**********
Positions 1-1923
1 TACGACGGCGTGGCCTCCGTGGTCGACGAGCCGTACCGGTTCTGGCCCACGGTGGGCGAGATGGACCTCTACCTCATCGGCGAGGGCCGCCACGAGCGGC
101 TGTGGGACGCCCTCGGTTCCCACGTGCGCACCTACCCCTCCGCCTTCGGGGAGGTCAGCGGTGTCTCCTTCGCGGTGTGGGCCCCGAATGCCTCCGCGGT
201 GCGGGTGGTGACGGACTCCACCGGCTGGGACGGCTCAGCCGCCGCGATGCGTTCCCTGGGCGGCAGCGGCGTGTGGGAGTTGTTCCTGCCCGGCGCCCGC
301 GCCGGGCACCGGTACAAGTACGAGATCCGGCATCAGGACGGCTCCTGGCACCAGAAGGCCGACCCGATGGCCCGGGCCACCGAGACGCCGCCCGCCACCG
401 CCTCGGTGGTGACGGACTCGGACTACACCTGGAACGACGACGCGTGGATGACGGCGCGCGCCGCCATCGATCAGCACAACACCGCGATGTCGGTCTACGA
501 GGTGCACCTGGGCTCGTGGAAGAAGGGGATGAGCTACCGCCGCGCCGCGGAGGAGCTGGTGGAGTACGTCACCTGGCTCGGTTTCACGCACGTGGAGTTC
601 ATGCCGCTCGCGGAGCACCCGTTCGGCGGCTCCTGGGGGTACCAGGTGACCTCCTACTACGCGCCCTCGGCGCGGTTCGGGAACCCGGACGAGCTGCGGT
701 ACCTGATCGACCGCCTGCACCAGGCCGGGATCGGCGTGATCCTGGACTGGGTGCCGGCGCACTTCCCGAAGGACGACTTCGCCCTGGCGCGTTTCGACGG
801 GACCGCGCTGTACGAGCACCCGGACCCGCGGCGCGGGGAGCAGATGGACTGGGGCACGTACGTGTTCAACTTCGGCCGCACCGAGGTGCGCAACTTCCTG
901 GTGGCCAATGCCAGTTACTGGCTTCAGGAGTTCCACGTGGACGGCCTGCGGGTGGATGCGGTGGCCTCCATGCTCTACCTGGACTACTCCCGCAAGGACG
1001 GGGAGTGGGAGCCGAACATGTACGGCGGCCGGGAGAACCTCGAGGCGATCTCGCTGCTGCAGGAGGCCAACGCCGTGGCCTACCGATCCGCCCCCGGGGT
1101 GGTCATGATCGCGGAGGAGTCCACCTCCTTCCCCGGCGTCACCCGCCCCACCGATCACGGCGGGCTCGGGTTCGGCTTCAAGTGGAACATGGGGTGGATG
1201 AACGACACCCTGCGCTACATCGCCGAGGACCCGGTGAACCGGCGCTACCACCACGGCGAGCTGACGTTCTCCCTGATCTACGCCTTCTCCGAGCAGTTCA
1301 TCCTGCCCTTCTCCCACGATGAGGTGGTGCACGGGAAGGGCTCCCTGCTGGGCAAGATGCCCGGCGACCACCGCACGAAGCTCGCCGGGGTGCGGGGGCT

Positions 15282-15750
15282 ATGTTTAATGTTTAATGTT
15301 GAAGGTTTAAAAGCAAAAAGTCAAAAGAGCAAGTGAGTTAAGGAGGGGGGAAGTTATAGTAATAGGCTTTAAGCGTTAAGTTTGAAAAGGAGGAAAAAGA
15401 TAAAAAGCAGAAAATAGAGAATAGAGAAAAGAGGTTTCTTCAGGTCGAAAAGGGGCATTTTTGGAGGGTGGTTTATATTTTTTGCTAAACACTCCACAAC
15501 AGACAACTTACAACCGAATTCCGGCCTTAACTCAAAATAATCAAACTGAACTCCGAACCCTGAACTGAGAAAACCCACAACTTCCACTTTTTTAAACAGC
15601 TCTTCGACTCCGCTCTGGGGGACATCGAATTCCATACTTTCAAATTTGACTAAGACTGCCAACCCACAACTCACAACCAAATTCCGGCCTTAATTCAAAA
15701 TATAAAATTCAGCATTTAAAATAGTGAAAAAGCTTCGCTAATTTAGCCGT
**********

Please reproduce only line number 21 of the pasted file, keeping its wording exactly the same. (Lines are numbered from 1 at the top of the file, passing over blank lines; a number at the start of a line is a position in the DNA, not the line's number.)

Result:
15601 TCTTCGACTCCGCTCTGGGGGACATCGAATTCCATACTTTCAAATTTGACTAAGACTGCCAACCCACAACTCACAACCAAATTCCGGCCTTAATTCAAAA